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    Written by Jamie Alter
    Mohammed Shami Dharamsala

    Mohammed Shami and Virat Kohli put India top of the table

    October 23, 2023

    India moved to top of the 2023 World Cup table with a four-wicket win over New Zealand, making them the only remaining team yet to taste defeat in the tournament. Set a target of 274 in Dharamsala, India were indebted to another fine unbeaten innings from Virat Kohli, who made 95 out of the final score, after Mohammed Shami earlier marked his first appearance of the World Cup – also, as in 2019, after four matches – with a match-setting five-wicket haul.

    Make no mistake. If India are 5-0 at this World Cup, it is because the best bowling attack in the tournament has set the team targets of 200, 273, 192, 257 and 274. These are targets easily achievable for this Indian team at home, where since 2015 only one team, Australia, has managed to win an ODI series. Full marks to Rohit Sharma, Kohli, Shreyas Iyer and KL Rahul for finishing chases thus far into the World Cup, but these five wins for India would not have been possible without India’s excellent bowling unit.

    The Dharamsala track was not a 315-plus surface, but India still did very well to keep New Zealand to 273. Six wickets fell in the final six overs of the innings, and just two boundaries were struck between overs 41 and 49. To do this after a stand worth 159 between Rachin Ravindra and Daryl Mitchell was astute work from India, and here much of the credit has to go to Shami and Jasprit Bumrah. Both experienced pacers changed their pace and lengths to constantly try and force the set batsmen into indiscretion, and in particular the use of the yorker by Bumrah stood out. There is a very fine margin with that specific delivery, and to see Bumrah repeat it successfully to a well-embedded Mitchell was noteworthy, because the allrounder is a fantastic striker of the ball when in flow.

    And while he did not have a wicket to show for, Ravindra Jadeja getting through his ten overs for just 48 runs, on a day which Kuldeep Yadav conceded 73 in his quota, while taking some tap from Mitchell, was very good.

    The story of the innings, however, was Shami. Deemed surplus to India’s requirements in the previous four games, the sudden absence of Hardik Pandya – whom Rohit termed his third pacer- meant that India had to draft in a batsman and bowler. Shami underlined his worth with a wicket first ball and five in all, thus becoming the first Indian bowler in the history of World Cups, dating back to 1975, to take two five-wicket hauls. And had Jadeja not dropped that catch in the 11th over, New Zealand could have scored far less.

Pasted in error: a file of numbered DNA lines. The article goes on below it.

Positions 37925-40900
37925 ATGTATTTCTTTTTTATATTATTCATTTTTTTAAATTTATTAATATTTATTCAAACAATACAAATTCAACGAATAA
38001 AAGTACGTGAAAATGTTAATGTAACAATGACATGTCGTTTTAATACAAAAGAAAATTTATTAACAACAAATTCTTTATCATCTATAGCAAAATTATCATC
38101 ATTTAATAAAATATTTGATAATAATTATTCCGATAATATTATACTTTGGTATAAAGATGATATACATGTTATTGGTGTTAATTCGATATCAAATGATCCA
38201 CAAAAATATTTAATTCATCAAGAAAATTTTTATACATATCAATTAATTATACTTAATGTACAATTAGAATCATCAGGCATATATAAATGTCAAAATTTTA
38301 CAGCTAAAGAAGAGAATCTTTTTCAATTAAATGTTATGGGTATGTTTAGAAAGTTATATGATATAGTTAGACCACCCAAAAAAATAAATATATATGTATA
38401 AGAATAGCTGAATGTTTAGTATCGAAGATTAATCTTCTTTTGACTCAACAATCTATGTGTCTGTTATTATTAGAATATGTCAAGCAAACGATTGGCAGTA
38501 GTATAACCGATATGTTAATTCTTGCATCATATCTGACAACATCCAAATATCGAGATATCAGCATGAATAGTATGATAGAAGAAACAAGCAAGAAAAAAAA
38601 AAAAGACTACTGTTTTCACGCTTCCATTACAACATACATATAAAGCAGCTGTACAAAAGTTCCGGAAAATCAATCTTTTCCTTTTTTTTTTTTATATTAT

As he did in Mohali against Australia in a rare ODI opportunity a few weeks ago, Shami bowled tidy lines and was always at the batsmen. Initially he bowled quick, but as the surface started to play two-paced, Shami smartly changed his offerings. When Rohit called on him to break the swelling partnership between Ravindra and Mitchell, Shami did just that as the former swung him down to long-on for 75. In his final spell, very tactfully using the variable bounce, Shami tied down Mitchell and got his man for 130, swinging out of frustration and finding a pumped-up Virat Kohli stationed at cow corner. Shami even managed a hint of reverse to pick up Mitchell Santner and Matt Henry in successive deliveries.

    However, India’s fielding – before this match another highlight of their tournament so far – also let them down. Ravindra was on 12 when he steered a delivery from Shami to Jadeja at point, but the catch was grassed. In Jadeja’s first over, a crouching KL Rahul started to rise too early and fluffed the ball when Mitchell got a faint edge. The New Zealander was on 60 at the time. Not long later, on 68, Mitchell went after a wide ball from Kuldeep and was dropped at long-off by Bumrah, who covered good ground but let the chance spill out of his grasp.

    As it panned out, thanks to the splendid work at the death, India had, once again, a target that was achievable. Rohit, Shubman Gill, Iyer and Rahul all threw away starts, but Kohli hung around to take India to the doorstep of victory with 95 from 104 balls, and was given company by Jadeja who made 39* off 44 deliveries. This was another excellent innings from Kohli, who smoothed over the loss of wickets to come close to levelling Sachin Tendulkar’s ODI century mark of 49. That it was not to be owed to his own eagerness to finish the match with a six to give him his 49th hundred, but on the day India had a chaseable target in front of them.



    About the Author

    Written by Jamie Alter

    Jamie Alter is a sports journalist, author, commentator, anchor, actor, and YouTuber who has covered multiple cricket World Cups and other major sporting events while working with ESPNcricinfo, Cricbuzz, Network 18, the Zee Group and as Digital Sports Editor of the Times of India. Follow Jamie on Twitter, Youtube and Instagram.

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